USFWS must determine that the purpose of the import is (1) not detrimental and (2) the permitted activity does not jeopardize the species. These two separate determinations must be made by two separate divisions, the Division of Scientific Authority (DSA) and the Division of Management Authority (DMA) with Division of Scientific Authority concurrence. The third and most important determination has to be made by the Division of Management Authority that the import will actually “enhance or benefit the propagation or survival of the species” in the wild. The determinations are way beyond whether the take is within sustainable limits. This is about stepping up the program and saving and securing the species.
The hunter was literally the first American to take a rhino in Namibia since Namibia was granted its quota of five per year by CITES CoP13 in 2004. He is a very experienced dangerous game hunter who has taken all the Big Five (not black rhino) a number of times. Satisfied with the conservation value and biological necessity of the hunting, he took his chances with whether he could ever import his trophy. He says, of all the Big Five, it was one of his best hunts. It was a fair chase hunt and truly dangerous. Conservation Force started representing the permit applicant as pro bono legal counsel for the good of the cause, ourselves convinced of the necessity of the hunting.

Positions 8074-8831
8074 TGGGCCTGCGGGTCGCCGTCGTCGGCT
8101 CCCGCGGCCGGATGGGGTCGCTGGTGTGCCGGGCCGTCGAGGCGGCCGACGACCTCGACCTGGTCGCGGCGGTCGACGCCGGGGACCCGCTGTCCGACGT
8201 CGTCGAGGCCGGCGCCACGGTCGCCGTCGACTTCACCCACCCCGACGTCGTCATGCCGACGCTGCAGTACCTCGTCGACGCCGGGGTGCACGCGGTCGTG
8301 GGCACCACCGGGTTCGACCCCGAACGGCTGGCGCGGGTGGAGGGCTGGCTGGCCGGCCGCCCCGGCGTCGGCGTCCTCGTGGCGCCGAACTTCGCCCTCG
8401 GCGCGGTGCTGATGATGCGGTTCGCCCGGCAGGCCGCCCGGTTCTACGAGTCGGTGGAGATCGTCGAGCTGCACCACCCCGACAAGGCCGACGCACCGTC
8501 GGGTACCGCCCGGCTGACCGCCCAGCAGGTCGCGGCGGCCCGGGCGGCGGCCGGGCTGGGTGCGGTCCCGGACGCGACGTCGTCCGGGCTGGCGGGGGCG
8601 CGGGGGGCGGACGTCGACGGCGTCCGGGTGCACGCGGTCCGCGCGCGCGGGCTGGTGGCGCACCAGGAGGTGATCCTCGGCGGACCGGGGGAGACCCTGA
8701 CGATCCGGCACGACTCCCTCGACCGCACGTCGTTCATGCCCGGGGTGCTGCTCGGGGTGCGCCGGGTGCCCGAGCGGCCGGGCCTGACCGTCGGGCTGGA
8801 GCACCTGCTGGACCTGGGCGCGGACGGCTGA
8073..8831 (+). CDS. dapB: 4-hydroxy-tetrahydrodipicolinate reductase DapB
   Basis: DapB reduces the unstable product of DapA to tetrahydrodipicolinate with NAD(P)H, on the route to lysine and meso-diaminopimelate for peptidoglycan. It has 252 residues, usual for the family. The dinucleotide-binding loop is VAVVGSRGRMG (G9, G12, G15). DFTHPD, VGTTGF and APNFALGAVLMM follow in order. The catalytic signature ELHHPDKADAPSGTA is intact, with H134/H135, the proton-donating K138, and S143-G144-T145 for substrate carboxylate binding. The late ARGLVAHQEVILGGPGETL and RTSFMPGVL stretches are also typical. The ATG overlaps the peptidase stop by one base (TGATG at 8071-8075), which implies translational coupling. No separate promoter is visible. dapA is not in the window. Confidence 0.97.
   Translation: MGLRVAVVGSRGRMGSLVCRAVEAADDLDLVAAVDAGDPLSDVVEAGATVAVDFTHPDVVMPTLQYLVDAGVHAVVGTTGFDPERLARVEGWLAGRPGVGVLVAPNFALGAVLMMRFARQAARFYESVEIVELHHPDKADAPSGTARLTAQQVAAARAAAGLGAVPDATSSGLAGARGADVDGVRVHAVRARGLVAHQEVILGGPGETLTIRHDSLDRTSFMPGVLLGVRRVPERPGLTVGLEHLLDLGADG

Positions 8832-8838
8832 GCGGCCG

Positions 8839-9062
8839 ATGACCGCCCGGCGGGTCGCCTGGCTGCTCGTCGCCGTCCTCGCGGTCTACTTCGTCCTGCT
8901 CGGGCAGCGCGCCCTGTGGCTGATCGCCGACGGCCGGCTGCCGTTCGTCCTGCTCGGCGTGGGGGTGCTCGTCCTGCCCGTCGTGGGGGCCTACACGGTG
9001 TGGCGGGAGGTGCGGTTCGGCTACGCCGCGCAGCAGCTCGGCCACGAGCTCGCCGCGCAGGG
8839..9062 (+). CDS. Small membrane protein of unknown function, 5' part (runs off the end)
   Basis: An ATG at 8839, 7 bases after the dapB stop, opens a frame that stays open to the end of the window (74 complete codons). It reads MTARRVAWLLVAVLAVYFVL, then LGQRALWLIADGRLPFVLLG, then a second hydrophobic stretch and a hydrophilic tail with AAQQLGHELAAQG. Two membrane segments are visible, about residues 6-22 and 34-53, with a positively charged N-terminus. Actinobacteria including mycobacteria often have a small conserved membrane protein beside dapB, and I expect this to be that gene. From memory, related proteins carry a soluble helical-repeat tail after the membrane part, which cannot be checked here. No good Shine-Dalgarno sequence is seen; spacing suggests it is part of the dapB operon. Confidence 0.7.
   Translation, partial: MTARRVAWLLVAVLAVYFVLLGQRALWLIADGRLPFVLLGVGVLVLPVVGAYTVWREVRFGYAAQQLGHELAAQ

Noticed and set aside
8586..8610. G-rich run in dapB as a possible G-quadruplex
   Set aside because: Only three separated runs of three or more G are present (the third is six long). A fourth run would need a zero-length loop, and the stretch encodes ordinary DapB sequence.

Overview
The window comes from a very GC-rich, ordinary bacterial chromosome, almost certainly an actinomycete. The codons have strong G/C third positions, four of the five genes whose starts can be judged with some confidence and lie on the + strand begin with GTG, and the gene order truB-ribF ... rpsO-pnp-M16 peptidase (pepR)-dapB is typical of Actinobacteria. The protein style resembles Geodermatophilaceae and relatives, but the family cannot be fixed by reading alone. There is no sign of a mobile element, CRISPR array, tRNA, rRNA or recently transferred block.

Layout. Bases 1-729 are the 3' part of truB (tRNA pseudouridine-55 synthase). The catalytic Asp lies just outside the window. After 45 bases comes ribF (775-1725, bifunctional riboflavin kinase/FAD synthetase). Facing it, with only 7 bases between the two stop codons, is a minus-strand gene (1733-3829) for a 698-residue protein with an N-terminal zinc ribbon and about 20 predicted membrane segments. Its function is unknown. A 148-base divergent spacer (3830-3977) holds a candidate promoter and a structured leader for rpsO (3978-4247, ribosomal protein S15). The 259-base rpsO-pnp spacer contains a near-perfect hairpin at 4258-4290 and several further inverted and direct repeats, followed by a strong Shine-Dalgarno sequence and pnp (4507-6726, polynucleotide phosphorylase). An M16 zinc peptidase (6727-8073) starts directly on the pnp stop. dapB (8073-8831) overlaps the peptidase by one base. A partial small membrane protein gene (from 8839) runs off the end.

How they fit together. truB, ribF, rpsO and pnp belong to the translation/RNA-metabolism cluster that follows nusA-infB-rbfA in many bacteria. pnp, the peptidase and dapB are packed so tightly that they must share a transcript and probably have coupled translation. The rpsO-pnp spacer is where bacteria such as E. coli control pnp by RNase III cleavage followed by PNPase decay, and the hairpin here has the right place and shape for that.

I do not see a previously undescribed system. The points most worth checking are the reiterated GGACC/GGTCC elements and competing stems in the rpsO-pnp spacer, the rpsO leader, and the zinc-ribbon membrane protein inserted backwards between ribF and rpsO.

The expert African Rhino Specialist Group of the Species Survival Commission of the International Union for the Conservation of Nature, SSC/IUCN, has been an important participant in Namibia’s program from the inception. They knew well that safari hunting had played a crucial role in saving the white rhino in the past and expected hunting to be a force for black rhino as well. In time, the success in Namibia became widely recognized. Then, at CITES, the important benchmark was the quota resolution passage at CoP13. Two preambular clauses of the quota Resolution explain the potential benefits arising from conservation hunting quite cogently:
RECOGNIZING also that the financial benefits derived from trophy hunting of a limited number of specimens will benefit the conservation of the species directly and provide additional incentives for conservation and habitat protection, when such hunting is done within the framework of national conservation and management plans and programmes;
RECOGNIZING that some range States have made significant advances in the conservation and management of this species and the restoration of their national populations but require additional incentives and means to finance such conservation and management;
Res. Conf. 13.5